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In vivo brain connectivity: optimization of manganese enhanced MRI for neuronal tract tracing

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http://pubman.mpdl.mpg.de/cone/persons/resource/persons84751

Canals,  S
Max Planck Institute for Biological Cybernetics, Max Planck Society;

http://pubman.mpdl.mpg.de/cone/persons/resource/persons83807

Beyerlein,  M
Department Physiology of Cognitive Processes, Max Planck Institute for Biological Cybernetics, Max Planck Society;

http://pubman.mpdl.mpg.de/cone/persons/resource/persons84008

Keller,  AL
Department Physiology of Cognitive Processes, Max Planck Institute for Biological Cybernetics, Max Planck Society;

http://pubman.mpdl.mpg.de/cone/persons/resource/persons84099

Murayama,  Y
Department Physiology of Cognitive Processes, Max Planck Institute for Biological Cybernetics, Max Planck Society;

http://pubman.mpdl.mpg.de/cone/persons/resource/persons84063

Logothetis,  NK
Department Physiology of Cognitive Processes, Max Planck Institute for Biological Cybernetics, Max Planck Society;

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Citation

Canals, S., Beyerlein, M., Keller, A., Murayama, Y., & Logothetis, N. (2007). In vivo brain connectivity: optimization of manganese enhanced MRI for neuronal tract tracing. Poster presented at 31st Göttingen Neurobiology Conference, Göttingen, Germany.


Cite as: http://hdl.handle.net/11858/00-001M-0000-0013-CE37-8
Abstract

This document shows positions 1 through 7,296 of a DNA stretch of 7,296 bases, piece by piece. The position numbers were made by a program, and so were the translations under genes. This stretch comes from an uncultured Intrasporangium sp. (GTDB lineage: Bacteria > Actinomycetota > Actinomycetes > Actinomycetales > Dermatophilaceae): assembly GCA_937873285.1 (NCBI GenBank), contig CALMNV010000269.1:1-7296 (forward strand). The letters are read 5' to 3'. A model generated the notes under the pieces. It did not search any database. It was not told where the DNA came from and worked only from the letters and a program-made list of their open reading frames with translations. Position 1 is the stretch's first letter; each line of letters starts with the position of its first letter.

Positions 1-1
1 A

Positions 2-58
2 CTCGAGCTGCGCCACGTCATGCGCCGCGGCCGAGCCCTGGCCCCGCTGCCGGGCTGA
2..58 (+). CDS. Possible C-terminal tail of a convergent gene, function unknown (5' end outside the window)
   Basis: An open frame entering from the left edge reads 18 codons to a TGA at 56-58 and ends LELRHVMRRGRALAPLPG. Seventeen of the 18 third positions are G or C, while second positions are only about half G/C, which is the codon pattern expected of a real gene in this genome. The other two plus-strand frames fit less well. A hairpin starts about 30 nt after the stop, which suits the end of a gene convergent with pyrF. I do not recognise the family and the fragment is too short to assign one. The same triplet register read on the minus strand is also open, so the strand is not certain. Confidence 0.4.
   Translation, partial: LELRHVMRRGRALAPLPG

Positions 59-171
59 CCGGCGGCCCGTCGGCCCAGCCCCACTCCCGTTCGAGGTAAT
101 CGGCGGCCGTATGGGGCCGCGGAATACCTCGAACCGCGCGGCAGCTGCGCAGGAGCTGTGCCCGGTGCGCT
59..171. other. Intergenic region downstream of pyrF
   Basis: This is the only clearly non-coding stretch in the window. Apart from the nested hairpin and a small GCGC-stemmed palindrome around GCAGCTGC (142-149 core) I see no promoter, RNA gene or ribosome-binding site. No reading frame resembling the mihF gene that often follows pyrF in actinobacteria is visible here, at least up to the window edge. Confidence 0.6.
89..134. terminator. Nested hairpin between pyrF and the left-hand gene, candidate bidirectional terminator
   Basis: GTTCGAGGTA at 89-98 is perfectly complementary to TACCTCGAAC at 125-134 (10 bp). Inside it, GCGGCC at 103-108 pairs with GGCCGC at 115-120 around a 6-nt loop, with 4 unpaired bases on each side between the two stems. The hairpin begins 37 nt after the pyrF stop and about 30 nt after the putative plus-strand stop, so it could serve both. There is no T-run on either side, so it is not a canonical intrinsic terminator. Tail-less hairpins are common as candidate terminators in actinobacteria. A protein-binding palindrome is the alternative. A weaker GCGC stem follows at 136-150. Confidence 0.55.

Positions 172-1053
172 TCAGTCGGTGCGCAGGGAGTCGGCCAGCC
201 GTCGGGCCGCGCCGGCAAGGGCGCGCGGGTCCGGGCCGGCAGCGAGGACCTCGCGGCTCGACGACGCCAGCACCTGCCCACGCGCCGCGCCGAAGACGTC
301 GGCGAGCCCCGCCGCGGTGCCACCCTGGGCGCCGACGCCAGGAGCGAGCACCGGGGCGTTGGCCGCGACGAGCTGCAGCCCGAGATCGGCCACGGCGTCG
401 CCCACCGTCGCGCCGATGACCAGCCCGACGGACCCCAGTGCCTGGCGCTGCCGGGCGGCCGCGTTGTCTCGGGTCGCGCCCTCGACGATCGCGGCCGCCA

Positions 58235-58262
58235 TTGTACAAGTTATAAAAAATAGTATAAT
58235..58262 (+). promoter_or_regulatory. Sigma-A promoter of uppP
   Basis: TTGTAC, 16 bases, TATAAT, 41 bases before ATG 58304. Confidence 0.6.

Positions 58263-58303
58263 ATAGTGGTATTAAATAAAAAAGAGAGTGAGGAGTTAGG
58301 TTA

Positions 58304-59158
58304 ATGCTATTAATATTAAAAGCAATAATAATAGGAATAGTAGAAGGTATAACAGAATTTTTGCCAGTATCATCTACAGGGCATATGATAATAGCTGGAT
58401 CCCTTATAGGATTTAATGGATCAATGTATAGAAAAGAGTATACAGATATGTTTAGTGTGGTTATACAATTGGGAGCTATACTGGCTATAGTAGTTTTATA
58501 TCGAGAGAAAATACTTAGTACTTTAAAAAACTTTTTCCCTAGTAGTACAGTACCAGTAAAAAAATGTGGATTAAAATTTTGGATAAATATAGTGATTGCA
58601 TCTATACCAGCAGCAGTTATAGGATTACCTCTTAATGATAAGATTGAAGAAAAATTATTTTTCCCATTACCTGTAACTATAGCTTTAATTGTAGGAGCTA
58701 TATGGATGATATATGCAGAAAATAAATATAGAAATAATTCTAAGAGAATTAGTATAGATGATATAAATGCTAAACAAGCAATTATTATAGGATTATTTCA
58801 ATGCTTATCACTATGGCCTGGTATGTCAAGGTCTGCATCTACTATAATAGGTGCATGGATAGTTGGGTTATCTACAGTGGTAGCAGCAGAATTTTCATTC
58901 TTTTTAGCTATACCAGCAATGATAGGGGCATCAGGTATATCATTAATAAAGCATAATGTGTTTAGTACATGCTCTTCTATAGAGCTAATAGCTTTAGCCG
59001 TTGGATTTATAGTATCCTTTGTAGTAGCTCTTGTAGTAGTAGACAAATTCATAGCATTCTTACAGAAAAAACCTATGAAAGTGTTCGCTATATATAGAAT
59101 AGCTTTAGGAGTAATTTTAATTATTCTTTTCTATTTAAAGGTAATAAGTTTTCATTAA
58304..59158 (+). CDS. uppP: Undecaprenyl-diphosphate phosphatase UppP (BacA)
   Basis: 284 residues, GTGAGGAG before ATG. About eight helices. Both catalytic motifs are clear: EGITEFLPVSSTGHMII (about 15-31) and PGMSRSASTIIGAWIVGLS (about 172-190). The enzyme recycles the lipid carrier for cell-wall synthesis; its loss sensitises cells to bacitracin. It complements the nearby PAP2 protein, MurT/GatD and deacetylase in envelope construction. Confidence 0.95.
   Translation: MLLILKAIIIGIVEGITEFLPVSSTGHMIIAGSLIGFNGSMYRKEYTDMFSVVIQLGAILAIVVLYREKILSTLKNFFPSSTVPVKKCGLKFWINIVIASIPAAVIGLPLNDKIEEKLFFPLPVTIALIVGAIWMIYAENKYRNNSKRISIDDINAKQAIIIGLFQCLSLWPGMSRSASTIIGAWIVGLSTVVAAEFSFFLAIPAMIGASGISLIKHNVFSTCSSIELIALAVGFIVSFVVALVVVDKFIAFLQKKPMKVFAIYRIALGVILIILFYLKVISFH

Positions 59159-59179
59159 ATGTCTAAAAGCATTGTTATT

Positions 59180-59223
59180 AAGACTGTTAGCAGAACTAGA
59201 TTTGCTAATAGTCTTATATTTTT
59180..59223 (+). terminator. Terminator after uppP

One of the main problems in systems biology is to obtain information on signal processing between interconnected groups of neurons in highly distributed networks. The recently introduced technique of manganese (Mn2+) enhanced MRI (MEMRI) to study neuronal connectivity in vivo opens the possibility to these studies. However, several drawbacks exist that challenge its applicability. High Mn2+ concentrations produce cytotoxic effects that can perturb the circuits under study. In the other hand, the MR signal is proportional to the Mn2+ concentration in tissue and thus, significant amounts of Mn2+ are required to produce detectable contrast and reliable connectivity maps. Here we attempt to optimize the MEMRI technique by preventing toxicity and improving the quality and extension of the obtained connectivity maps. The somatosensory cortex of male SD rats was stereotaxically injected with different Mn2+-containing solutions. Total amount of injected Mn2+ ranged between 1 and 16 nmol and the injected volumes between 10 and 80 nL. Osmolarity and pH effects were investigated injecting pH buffered solutions of Mn2+ (pH 7.3 in Tris-HCl buffer vs. 5.5 in H2O) at different concentration (0.05, 0.1 and 0.8 M MnCl2). Same amounts of Mn2+ (8nmol) delivered to the tissue at different infusion rates were also compared. Following the injection, T1-weighted MR imaging (250 mm isotropic resolution) was performed in a 7T scanner at different time points. Fifteen days after the injection animals were sacrificed and brains processed for histology. Nissl staining as well as GFAP and NeuN immunohistochemistry (selective staining for astrocytes and neurons, respectively) were performed in the brain sections to examine cellular toxicity. All injections produced connectivity maps consistent with the known anterograde projections of SI cortex based on classical neuronal tract-tracing techniques. Our results show that pH buffered solution improve the effectiveness of MEMRI, increasing T1 contrast in the projection sites. In addition, injections of pH buffered and isotonic solutions of 50 and 100 mM MnCl2 yielded more extensive connectivity maps, in particular, ipsiand contra-lateral corticocortical connections were evident in all animal injected with those solutions but not with the more usual MEMRI protocol (0.8M MnCl2 in H2O). Hypertonic and non-buffered solutions containing 8nmol Mn2+ resulted in neuronal death and astrogliosis in extensive areas around the injection point. In sharp contrast, no neuronal toxicity was observed with injections containing up to 8nmol of Mn2+ in isotonic solutions of up to 100 mM MnCl2 and pH 7.3. Slow infusion rates demonstrated also to be advantageous and permitted application of larger amounts of Mn2+ without toxic effects, resulting in better T1 contrast in the low density projection fields. Any sign of toxicity was observed in any condition in the projection fields. We conclude that refined protocols for MEMRI improve the quality and extension of connectivity maps and preserves tissue viability, assuring the application of this technique in longitudinal experiments.